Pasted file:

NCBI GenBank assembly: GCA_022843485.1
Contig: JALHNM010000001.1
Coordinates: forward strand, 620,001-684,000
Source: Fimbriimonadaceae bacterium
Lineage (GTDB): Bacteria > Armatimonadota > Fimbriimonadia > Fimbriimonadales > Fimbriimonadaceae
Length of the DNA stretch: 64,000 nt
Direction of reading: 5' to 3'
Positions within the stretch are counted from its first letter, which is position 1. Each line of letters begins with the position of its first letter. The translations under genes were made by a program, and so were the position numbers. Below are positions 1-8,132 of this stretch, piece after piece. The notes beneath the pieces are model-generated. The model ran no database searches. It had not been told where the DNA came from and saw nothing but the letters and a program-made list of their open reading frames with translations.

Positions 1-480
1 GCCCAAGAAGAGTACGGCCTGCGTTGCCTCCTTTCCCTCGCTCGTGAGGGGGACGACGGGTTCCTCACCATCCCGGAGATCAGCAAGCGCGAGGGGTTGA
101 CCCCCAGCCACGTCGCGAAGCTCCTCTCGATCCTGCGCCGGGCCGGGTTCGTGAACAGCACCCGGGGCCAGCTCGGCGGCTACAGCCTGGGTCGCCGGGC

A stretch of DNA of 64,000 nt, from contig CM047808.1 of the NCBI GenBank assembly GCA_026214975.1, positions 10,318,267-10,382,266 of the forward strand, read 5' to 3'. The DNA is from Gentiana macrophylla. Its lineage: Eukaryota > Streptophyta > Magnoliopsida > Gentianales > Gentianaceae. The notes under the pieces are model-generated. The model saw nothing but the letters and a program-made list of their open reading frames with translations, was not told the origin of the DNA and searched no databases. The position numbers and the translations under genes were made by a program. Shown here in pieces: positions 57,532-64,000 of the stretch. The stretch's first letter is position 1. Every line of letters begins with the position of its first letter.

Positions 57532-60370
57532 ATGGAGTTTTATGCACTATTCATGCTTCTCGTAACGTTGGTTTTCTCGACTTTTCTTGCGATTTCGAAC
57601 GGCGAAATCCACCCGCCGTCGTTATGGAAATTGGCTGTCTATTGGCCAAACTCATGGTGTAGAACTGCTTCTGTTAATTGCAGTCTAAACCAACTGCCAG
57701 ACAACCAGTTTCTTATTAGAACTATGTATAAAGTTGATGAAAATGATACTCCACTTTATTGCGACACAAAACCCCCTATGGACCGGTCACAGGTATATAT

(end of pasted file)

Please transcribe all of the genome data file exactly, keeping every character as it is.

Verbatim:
NCBI GenBank assembly: GCA_022843485.1
Contig: JALHNM010000001.1
Coordinates: forward strand, 620,001-684,000
Source: Fimbriimonadaceae bacterium
Lineage (GTDB): Bacteria > Armatimonadota > Fimbriimonadia > Fimbriimonadales > Fimbriimonadaceae
Length of the DNA stretch: 64,000 nt
Direction of reading: 5' to 3'
Positions within the stretch are counted from its first letter, which is position 1. Each line of letters begins with the position of its first letter. The translations under genes were made by a program, and so were the position numbers. Below are positions 1-8,132 of this stretch, piece after piece. The notes beneath the pieces are model-generated. The model ran no database searches. It had not been told where the DNA came from and saw nothing but the letters and a program-made list of their open reading frames with translations.

Positions 1-480
1 GCCCAAGAAGAGTACGGCCTGCGTTGCCTCCTTTCCCTCGCTCGTGAGGGGGACGACGGGTTCCTCACCATCCCGGAGATCAGCAAGCGCGAGGGGTTGA
101 CCCCCAGCCACGTCGCGAAGCTCCTCTCGATCCTGCGCCGGGCCGGGTTCGTGAACAGCACCCGGGGCCAGCTCGGCGGCTACAGCCTGGGTCGCCGGGC

A stretch of DNA of 64,000 nt, from contig CM047808.1 of the NCBI GenBank assembly GCA_026214975.1, positions 10,318,267-10,382,266 of the forward strand, read 5' to 3'. The DNA is from Gentiana macrophylla. Its lineage: Eukaryota > Streptophyta > Magnoliopsida > Gentianales > Gentianaceae. The notes under the pieces are model-generated. The model saw nothing but the letters and a program-made list of their open reading frames with translations, was not told the origin of the DNA and searched no databases. The position numbers and the translations under genes were made by a program. Shown here in pieces: positions 57,532-64,000 of the stretch. The stretch's first letter is position 1. Every line of letters begins with the position of its first letter.

Positions 57532-60370
57532 ATGGAGTTTTATGCACTATTCATGCTTCTCGTAACGTTGGTTTTCTCGACTTTTCTTGCGATTTCGAAC
57601 GGCGAAATCCACCCGCCGTCGTTATGGAAATTGGCTGTCTATTGGCCAAACTCATGGTGTAGAACTGCTTCTGTTAATTGCAGTCTAAACCAACTGCCAG
57701 ACAACCAGTTTCTTATTAGAACTATGTATAAAGTTGATGAAAATGATACTCCACTTTATTGCGACACAAAACCCCCTATGGACCGGTCACAGGTATATAT